Written by Miri Korbman
As a young girl, the tiny choking-hazard-size pieces of Lego sets that might eventually be made into a giant city held little appeal for me. Recently, however, I was privileged to spend a few hours (yes, hours!) lost in the brilliant, miniature architecture as I helped my nephews, ages 6 and 4 respectively, build a Lego fire station. Like every Lego set, ours was accompanied by an instruction manual listing, piece by tiny piece, each and every Lego in the box with step-by-step directions for how to construct every part, from the fire truck to the fire chief’s office to the giant yellow slide down which the Lego firemen were meant to descend as they hurried off to put out a fire (I suppose poles are no longer in vogue).
As we set out to begin our project, we attempted to follow the instructions in the manual: First, locate tiny-red-square-Lego #1, then attach it to slightly-bigger-tiny-red-square-Lego #1; attach that to a small, red rectangle, etc. etc. As we pieced together what would eventually become an impressive fire truck complete with lights and a ladder, my four-year-old nephew grew more and more impatient with each tiny-red-piece. “When are we going to build the fire truck?!” he asked repeatedly. His wise older brother tried to explain that we were, in fact, building the fire truck, but to no avail; to four-year-old eyes, we were just spending an inordinate amount of time playing with a bunch of tiny red Legos.
We live in a society that is perpetually asking for product, performance, and results. There is a constant struggle to live up to daunting expectations, not simply to work hard, but specifically to bear fruit. Unfortunately, it is not just the expectations of others to which we must constantly measure up; sadly, we are often our own toughest critics when we do not reach specific milestones, or overcome certain, perhaps insurmountable, hurdles. We place immense burdens on ourselves, and react with disdain and contempt for our own bodies’ limitations when we cannot perform, or when it takes us longer than we thought it would to achieve a goal. These unreasonably high standards, the perhaps unattainable goals we set for ourselves, and, more than anything, the severe impatience with which we respond to our own shortcomings can breed disappointment, frustration, anxiety, and even a feeling of hopelessness.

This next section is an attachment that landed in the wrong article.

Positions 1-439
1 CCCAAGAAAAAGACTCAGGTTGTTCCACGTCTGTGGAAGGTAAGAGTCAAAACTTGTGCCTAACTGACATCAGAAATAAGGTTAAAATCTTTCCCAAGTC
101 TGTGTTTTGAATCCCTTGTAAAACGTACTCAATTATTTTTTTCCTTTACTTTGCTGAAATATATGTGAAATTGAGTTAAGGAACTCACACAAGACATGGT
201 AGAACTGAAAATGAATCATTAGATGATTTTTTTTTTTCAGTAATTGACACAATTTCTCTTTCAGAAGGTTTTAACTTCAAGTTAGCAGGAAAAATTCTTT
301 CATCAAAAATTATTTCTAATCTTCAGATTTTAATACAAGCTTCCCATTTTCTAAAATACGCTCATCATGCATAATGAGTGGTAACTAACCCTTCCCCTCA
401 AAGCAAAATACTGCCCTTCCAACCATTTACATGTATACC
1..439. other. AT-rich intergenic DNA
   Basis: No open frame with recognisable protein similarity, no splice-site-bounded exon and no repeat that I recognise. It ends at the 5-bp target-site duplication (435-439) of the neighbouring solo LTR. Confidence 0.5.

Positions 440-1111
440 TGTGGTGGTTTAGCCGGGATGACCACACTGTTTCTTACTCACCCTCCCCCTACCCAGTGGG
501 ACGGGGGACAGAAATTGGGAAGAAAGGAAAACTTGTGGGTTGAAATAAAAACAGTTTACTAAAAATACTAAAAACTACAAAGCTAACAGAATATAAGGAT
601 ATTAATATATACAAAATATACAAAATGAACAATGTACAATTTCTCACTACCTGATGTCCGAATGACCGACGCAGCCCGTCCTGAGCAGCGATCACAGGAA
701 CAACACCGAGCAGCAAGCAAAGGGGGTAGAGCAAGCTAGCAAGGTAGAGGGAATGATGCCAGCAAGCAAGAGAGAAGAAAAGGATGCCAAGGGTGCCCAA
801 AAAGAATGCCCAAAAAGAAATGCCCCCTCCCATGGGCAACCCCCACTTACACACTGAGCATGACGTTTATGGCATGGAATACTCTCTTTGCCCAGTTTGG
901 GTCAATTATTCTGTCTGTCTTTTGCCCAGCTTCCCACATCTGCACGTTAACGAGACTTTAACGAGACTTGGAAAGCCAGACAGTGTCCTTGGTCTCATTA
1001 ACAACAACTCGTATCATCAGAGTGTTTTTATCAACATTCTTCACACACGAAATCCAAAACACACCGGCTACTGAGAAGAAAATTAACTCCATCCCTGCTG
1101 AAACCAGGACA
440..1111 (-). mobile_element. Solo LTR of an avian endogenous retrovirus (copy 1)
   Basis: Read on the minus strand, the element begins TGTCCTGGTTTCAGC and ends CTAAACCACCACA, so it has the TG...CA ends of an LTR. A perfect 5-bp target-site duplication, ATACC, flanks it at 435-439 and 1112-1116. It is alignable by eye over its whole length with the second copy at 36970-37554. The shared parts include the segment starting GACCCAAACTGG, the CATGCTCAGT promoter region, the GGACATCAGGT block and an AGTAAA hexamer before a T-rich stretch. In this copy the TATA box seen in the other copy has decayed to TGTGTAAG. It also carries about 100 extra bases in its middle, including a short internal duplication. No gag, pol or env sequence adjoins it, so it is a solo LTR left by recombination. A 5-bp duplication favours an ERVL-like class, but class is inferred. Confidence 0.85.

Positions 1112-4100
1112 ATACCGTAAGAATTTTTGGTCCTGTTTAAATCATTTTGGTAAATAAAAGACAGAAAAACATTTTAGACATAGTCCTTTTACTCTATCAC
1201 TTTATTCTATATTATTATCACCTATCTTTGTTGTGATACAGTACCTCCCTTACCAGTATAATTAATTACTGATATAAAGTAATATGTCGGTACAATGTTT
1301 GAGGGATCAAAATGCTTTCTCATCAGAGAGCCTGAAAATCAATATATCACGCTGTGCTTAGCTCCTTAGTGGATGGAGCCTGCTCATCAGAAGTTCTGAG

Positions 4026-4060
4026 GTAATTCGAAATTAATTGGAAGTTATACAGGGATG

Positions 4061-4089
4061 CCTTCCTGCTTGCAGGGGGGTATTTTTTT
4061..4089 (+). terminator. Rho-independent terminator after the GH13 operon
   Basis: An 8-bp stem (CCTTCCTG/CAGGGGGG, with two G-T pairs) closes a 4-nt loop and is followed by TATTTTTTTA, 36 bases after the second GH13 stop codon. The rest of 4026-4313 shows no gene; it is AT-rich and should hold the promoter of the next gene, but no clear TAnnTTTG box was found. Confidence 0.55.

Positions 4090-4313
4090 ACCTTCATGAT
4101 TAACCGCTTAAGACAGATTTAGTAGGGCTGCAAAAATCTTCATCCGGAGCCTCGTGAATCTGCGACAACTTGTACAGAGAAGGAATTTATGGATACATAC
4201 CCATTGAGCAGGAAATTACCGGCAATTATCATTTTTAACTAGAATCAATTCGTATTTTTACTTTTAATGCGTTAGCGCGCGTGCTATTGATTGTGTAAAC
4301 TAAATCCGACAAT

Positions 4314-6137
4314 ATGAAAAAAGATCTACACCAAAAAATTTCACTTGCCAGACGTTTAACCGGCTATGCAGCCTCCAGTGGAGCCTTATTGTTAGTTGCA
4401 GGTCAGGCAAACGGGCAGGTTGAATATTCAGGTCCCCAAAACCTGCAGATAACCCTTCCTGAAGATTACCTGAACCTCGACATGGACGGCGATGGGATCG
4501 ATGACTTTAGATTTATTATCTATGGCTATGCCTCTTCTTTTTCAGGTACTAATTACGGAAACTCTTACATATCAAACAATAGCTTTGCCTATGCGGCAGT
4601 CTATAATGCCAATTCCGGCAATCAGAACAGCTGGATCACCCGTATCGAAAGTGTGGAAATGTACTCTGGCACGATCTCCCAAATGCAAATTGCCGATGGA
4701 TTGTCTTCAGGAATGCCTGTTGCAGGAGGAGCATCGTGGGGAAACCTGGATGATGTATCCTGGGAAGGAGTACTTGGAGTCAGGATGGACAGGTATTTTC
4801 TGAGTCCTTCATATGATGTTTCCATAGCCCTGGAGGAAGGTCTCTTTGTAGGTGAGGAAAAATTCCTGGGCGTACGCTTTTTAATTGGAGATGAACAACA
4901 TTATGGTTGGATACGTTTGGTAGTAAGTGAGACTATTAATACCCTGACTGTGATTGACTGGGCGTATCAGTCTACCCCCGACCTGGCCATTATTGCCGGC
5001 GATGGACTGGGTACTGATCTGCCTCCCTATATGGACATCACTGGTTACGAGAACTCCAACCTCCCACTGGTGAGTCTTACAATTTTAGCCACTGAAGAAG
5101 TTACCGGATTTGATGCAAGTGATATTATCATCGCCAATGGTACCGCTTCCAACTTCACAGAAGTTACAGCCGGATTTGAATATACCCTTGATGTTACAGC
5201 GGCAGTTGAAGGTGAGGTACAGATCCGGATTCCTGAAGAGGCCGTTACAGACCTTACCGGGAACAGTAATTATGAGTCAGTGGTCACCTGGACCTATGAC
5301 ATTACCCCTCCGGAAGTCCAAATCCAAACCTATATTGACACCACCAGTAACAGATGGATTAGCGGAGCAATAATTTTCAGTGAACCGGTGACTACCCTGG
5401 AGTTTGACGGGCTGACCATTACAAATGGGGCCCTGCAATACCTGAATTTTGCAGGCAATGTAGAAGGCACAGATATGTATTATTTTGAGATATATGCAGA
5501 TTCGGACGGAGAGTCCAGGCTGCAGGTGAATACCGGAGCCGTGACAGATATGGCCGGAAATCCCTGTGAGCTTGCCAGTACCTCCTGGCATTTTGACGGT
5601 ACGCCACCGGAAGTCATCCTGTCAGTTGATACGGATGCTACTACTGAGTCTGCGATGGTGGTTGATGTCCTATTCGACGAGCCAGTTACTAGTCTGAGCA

Our inability to tolerate the pace at which we function, our perpetual dissatisfaction with the quantity or quality of our accomplishments, our fierce self-loathing when we cannot measure up to our own expectations, is extremely detrimental and can be damaging not only to our own mental health and self-concept but to our relationships with others, as well. When we are in the habit of being critical of ourselves when we do not come through or produce, it is a quick and slippery slope to criticism and intolerance of others’ shortcomings, as well. Responding to our bodies’ cycles, shortcomings, and idiosyncrasies with love and patience can save us a lot of worry and distress, and can help us practice expressing love and patience to other people in our lives who, by virtue of being human, may be limited at times in their capacity to produce.
This idea of being kind to our bodies and tolerating our own shortcomings is valuable for anyone and everyone, in many ways. As a runner, I have to live with the limits of my physical abilities every time I go for a run. Sometimes I surpass my own expectations, sometimes I meet them, and sometimes I have to jog-walk when a cramp creeps up, or if I’m simply too tired to push myself further. We are socialized to scoff at accepting our bodies’ weaknesses, and may think of this attitude of toleration and acceptance as simply going easy on ourselves; after all, how will we ever get anything done in this world if we do not push ourselves (or others), especially when the going gets tough? But acknowledging our limitations and practicing a loving, accepting attitude toward our bodies does not have to mean coddling or selling ourselves short. Rather, when practiced properly and consistently, this love and patience can encourage the body to produce at its own, unique pace.
Cultivating these skills might be easier if we understood that people operate a lot like Lego sets. Sometimes we are alert, agile, functioning with alacrity, and can build quickly, using very few pieces. But far more often, it takes a lot of time and patience to develop our skills and then utilize them to accomplish what we set out to do. Furthermore, given that we will have periods of astounding productivity when we are at peak performance, it is important to savor these moments, but not to create a false perception that this level of function is the norm.
Rather, at the times when the construction of our own life goals and achievements is moving more slowly, or when we are up against a road block, we can view the decline as a part of a natural cycle, and recognize that if we are patient with ourselves and respond to our shortcomings with tolerance and love, with time we will produce again.
So even when it appears as though all you are doing is finding tiny red squares to fit together in some semblance of order, rather than becoming frustrated with the pace of your progress, think of the Lego manual and remember that, were you to only take a peek at page one, you would never image the tremendous fire station (complete with fireman slide and fire truck!) that you can build; it just takes some time, and a lot of love and patience.